Christmas has started taking on a new meaning for me, the older I’ve become and especially since I’ve become a mother. Gone are the days when I was anxious to open presents. Instead, they’ve been replaced with the joy of seeing my son open his presents. I loved seeing his expression, his genuine happiness and sincere hugs and “thank yous” to those who bought him gifts. I’ve enjoyed watching old classics that I grew up on like “Frosty the Snowman” and “A Charlie Brown Christmas”, with my son. He comprehends so much and nothing brought a tear to my eye more than the fact that he watched Charlie Brown so much, he was then able to learn the words to “Hark the Herald Angels Sing.”

Unwrapping Presents
Unwrapping Presents

Fortunately, we have a wonderful church family who have been able to step in while I was on bed rest before Henry was born. Davey learned the true meaning of Christmas through them and even brought his Bible to me during the Christmas season and asked for me to read the story of Jesus’ birth. So, I did get the opportunity to read it to him, just not in the Norman Rockwell romantic way of sitting by the fire with our warm socks on, a cup of milk, cookies placed strategically on the table beside the fireplace, and Christmas music playing in the background.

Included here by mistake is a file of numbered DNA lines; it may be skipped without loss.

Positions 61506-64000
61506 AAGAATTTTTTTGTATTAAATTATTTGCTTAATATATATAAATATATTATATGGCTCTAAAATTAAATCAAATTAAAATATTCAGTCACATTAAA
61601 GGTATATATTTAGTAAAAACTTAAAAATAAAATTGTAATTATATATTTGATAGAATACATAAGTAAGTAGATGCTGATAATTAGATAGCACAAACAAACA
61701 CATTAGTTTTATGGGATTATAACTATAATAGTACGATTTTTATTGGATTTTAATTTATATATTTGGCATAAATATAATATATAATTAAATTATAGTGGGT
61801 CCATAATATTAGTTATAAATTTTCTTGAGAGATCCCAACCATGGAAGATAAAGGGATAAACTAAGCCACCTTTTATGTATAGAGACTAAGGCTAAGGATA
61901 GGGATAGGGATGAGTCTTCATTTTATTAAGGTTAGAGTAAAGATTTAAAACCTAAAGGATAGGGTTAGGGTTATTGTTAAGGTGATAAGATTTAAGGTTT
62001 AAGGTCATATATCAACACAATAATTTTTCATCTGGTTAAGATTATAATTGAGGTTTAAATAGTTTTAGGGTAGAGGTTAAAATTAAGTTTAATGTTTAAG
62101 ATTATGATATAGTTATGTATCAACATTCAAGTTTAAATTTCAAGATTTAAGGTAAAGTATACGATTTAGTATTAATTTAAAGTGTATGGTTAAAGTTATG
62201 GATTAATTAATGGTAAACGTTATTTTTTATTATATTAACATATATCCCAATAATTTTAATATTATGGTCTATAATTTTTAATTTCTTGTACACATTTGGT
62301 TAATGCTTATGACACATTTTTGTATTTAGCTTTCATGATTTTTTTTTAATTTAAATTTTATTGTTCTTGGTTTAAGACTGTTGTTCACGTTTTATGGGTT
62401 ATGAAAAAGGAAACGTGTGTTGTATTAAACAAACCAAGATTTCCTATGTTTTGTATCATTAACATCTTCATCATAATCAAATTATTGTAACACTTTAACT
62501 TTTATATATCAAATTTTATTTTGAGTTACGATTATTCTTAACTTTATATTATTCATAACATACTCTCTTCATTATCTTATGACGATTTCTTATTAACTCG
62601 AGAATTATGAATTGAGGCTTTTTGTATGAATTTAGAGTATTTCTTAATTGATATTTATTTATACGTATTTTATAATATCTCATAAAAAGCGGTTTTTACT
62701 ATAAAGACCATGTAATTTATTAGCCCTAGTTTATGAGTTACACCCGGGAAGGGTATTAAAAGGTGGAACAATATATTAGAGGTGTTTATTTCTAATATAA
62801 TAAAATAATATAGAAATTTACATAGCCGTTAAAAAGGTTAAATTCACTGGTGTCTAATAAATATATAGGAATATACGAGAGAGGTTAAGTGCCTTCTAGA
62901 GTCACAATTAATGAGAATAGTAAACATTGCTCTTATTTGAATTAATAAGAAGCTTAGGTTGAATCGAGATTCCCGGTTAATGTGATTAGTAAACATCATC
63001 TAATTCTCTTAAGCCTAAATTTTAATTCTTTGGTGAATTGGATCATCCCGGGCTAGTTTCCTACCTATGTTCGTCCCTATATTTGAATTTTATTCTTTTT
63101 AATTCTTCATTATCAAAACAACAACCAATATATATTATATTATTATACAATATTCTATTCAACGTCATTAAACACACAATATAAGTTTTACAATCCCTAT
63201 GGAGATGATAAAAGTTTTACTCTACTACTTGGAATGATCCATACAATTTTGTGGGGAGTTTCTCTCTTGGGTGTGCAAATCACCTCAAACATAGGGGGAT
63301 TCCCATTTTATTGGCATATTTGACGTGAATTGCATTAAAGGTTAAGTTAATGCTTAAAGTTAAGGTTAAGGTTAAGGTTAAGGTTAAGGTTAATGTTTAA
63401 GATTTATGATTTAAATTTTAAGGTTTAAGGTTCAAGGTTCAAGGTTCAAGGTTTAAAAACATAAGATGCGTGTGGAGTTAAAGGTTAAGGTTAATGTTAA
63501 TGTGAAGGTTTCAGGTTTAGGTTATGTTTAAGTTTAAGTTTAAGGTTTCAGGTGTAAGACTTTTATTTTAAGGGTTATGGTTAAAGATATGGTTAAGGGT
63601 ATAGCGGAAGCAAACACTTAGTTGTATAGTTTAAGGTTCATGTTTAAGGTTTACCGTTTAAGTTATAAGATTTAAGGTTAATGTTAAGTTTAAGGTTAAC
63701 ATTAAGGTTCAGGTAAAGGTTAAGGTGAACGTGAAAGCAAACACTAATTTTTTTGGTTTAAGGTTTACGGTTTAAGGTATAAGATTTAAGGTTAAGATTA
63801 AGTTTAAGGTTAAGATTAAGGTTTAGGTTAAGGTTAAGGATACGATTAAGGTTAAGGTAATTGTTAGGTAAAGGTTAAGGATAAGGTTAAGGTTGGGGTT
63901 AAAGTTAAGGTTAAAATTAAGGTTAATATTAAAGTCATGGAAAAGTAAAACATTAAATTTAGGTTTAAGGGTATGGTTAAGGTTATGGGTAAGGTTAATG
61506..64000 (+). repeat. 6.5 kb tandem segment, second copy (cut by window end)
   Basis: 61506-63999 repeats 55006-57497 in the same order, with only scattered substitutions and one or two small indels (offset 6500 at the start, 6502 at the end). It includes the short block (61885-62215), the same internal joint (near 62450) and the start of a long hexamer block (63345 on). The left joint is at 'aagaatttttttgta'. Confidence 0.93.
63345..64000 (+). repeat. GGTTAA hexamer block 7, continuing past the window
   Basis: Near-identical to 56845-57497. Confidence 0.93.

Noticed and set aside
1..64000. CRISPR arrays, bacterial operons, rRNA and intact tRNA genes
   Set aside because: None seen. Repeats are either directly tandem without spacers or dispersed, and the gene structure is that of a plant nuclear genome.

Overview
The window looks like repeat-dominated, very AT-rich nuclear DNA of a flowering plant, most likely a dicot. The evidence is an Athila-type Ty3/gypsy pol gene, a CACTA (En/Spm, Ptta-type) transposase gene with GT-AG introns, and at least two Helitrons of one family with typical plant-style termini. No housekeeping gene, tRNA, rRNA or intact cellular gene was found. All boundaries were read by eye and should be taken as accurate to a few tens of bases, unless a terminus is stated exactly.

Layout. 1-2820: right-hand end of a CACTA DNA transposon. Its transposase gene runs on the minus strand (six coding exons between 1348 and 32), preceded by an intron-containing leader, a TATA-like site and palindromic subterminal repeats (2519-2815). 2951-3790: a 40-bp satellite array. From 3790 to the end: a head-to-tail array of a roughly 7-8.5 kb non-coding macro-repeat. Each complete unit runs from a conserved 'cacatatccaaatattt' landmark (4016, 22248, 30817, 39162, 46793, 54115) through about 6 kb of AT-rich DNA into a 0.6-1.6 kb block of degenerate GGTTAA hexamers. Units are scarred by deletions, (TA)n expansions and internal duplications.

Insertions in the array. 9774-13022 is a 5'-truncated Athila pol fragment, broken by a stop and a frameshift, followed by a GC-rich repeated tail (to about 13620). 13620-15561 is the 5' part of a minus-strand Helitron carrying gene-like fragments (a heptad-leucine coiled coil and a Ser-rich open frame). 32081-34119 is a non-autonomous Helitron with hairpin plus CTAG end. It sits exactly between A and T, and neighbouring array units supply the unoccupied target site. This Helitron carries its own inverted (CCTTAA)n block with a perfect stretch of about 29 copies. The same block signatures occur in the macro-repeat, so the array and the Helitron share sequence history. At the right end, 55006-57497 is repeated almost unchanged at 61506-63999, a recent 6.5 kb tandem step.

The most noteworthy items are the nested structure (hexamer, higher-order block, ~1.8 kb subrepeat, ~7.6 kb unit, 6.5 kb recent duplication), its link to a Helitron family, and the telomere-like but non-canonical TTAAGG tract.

As with everything in life, I have these grand visions and when I don’t seem to accomplish them I feel like I’ve had a huge let down, like my balloon has been deflated prematurely. I felt this way as I undecorated one of our Christmas trees yesterday. I took a moment to look at the new ornaments we’d added this year…one for Henry and his first Christmas, another for Davey (these two courtesy of my mom and dad), and three new “handmade” ornaments from Davey. I smiled as I remembered how excited he was to bring them home from church and school and how he’d chosen exactly where they needed to be hung.

Another Christmas has come and gone. We’ve added a new member to our family and celebrated our many blessings with family and friends. I’ve already started planning for next year, Henry’s first to actual participate, and I’m feeling with joy and excitement with the new memories we’ll be creating. And to all of you, I hope that your Christmas was as stressed and relaxing, happy and boisterous, and memorable and loving as ours.